In mammals, there has been considerable study of the significance of in utero androgen transfer from male fetuses to female fetuses, which produces variation in the degree of sexual differentiation of females that gestate with male siblings, and influences sexually differentiated somatic and behavioral traits (e.g., Clemens et al., 1978). An additional source of environmental hormone exposure comes from maternal estrogens, which is attenuated by alpha-feto protein (Afp). An example of this has been described in mice, where loss of Afp function mutation reduces lordosis and increases masculine mounting in female mice (Bakker et al., 2006). It is unclear to what extent this variation in environmental hormone exposure in development contributes to observed sex differences in many neurobehavioral traits.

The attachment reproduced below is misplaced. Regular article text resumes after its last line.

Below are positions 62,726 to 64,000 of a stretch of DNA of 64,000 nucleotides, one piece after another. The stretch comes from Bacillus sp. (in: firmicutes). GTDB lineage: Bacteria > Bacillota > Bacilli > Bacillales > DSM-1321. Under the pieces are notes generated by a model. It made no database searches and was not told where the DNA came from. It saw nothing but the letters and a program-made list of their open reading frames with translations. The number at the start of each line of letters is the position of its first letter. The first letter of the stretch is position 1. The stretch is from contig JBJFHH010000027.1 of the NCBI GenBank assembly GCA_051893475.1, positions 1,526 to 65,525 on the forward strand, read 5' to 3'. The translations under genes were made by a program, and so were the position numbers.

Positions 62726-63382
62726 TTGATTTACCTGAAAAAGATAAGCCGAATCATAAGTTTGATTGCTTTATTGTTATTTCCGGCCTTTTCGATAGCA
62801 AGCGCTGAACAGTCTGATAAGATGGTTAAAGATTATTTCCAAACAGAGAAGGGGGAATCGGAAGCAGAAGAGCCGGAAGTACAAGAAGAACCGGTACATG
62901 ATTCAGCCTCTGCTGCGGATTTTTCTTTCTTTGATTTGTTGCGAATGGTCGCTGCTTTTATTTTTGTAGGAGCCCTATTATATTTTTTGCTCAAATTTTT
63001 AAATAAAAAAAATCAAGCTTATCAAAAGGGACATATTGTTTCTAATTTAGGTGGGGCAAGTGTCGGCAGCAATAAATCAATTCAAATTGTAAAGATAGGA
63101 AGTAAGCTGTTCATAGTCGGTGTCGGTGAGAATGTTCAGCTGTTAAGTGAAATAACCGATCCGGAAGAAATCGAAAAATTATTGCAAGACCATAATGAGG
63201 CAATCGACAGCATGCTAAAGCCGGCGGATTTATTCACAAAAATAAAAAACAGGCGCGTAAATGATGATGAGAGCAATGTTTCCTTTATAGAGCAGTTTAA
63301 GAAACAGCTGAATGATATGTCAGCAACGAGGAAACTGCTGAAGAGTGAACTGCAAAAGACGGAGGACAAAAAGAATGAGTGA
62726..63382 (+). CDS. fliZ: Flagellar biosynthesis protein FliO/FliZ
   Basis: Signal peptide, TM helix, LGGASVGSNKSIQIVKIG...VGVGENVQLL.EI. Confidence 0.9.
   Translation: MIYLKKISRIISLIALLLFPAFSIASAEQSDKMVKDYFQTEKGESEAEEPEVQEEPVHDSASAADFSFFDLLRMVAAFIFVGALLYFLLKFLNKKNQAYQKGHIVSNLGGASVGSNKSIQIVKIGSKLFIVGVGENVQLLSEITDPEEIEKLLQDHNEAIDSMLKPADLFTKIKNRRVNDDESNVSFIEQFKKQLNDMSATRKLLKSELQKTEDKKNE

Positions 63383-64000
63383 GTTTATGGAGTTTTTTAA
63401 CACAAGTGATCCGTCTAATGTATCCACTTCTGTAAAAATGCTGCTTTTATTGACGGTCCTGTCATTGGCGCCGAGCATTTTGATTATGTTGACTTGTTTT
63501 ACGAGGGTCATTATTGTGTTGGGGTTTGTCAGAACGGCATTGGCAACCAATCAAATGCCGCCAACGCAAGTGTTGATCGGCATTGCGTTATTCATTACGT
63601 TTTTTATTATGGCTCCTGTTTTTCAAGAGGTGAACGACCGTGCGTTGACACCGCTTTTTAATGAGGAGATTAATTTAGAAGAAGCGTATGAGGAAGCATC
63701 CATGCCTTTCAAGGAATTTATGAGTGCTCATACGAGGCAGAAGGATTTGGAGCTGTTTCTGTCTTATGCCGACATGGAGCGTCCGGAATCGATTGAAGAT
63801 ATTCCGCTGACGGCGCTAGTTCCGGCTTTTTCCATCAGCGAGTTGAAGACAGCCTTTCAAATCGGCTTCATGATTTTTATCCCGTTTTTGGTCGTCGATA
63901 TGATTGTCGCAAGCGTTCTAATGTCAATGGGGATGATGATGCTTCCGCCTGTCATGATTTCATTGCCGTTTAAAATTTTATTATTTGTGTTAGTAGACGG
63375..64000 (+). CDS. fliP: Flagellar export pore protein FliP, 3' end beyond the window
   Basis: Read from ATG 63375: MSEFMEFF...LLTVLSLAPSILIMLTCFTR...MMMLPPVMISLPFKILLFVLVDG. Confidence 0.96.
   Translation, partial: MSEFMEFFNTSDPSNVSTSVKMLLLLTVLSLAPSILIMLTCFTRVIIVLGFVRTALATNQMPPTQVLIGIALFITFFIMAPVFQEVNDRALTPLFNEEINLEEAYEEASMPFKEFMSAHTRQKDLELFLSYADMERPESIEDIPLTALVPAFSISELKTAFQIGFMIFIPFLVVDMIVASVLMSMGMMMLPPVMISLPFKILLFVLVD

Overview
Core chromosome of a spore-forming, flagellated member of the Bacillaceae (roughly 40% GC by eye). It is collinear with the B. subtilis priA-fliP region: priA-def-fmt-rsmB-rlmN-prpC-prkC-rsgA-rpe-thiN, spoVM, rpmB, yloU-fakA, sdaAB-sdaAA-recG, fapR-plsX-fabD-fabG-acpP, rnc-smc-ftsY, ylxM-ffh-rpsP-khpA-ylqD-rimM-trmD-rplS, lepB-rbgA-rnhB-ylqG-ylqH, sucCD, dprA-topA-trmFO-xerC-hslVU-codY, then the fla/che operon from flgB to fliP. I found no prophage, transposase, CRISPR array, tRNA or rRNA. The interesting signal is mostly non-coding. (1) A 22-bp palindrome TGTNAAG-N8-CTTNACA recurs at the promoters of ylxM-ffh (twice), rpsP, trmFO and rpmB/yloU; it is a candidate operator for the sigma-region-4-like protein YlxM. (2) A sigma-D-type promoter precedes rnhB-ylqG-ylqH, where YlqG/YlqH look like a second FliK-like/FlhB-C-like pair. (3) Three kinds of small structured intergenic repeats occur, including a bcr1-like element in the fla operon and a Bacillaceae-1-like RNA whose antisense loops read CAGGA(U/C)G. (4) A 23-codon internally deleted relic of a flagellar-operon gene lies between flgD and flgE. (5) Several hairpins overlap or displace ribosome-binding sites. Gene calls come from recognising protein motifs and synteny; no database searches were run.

Environmental sensory stimuli also play a key role in the development of sexually differentiated traits. Perhaps unsurprisingly given the central importance of these traits to reproduction, the main source of these sensory and experiential cues is in the context of social interactions. It is important to recognize that environmental guidance of development is a common theme in neural development. When considering the importance of environmental factors in sexual differentiation, it can be useful to distinguish between classes of environmentally mediated developmental events that are dysfunctional and result from deprivation and those that produce normal and likely adaptive variability in sexual differentiation. For example, songbirds with sexually differentiated courtship songs require minimal exposure to species-typical song to acquire species-typical characteristics, and also use parental “tutoring” to acquire individual song characteristics (e.g., Chen et al., 2016).